08 - Loops - Engineering 101 Quote of the Day Common sense...

Info iconThis preview shows page 1. Sign up to view the full content.

View Full Document Right Arrow Icon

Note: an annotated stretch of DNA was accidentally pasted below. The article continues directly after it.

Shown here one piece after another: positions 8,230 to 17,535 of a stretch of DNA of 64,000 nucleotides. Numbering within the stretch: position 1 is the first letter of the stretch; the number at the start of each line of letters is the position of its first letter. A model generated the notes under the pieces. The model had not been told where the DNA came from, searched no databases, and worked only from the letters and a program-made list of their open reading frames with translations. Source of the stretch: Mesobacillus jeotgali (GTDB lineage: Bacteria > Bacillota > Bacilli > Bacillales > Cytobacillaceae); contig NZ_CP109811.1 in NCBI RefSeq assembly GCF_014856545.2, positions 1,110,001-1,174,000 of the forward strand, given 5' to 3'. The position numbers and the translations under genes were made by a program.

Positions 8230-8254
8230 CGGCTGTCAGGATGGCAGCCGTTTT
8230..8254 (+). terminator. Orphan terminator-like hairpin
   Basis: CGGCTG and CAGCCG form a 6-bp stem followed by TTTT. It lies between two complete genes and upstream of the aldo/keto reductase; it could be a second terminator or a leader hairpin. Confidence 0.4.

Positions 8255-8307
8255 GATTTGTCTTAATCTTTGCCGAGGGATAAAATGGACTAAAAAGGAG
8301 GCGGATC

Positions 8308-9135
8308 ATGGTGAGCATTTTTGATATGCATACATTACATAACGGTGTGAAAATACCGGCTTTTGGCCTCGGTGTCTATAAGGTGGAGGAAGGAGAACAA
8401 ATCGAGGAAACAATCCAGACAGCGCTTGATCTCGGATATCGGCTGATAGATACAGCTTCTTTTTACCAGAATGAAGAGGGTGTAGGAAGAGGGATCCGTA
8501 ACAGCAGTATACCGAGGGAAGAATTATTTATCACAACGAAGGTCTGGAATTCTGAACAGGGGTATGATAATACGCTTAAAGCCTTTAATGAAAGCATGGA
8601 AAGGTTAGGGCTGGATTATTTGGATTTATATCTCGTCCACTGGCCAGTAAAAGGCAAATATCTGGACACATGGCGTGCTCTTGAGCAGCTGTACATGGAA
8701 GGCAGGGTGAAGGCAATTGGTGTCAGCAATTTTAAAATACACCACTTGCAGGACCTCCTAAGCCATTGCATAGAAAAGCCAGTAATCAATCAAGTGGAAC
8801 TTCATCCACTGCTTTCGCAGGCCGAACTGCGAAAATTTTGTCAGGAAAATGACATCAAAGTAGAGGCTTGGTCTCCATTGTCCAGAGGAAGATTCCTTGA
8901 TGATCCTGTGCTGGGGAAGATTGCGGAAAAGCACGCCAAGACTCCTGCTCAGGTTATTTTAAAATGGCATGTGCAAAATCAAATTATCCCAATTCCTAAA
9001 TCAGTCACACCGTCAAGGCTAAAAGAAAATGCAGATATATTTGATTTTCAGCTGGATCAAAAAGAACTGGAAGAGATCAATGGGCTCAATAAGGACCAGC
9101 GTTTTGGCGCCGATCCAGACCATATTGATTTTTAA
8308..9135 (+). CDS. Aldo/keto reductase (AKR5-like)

This is the end of the preview. Sign up to access the rest of the document.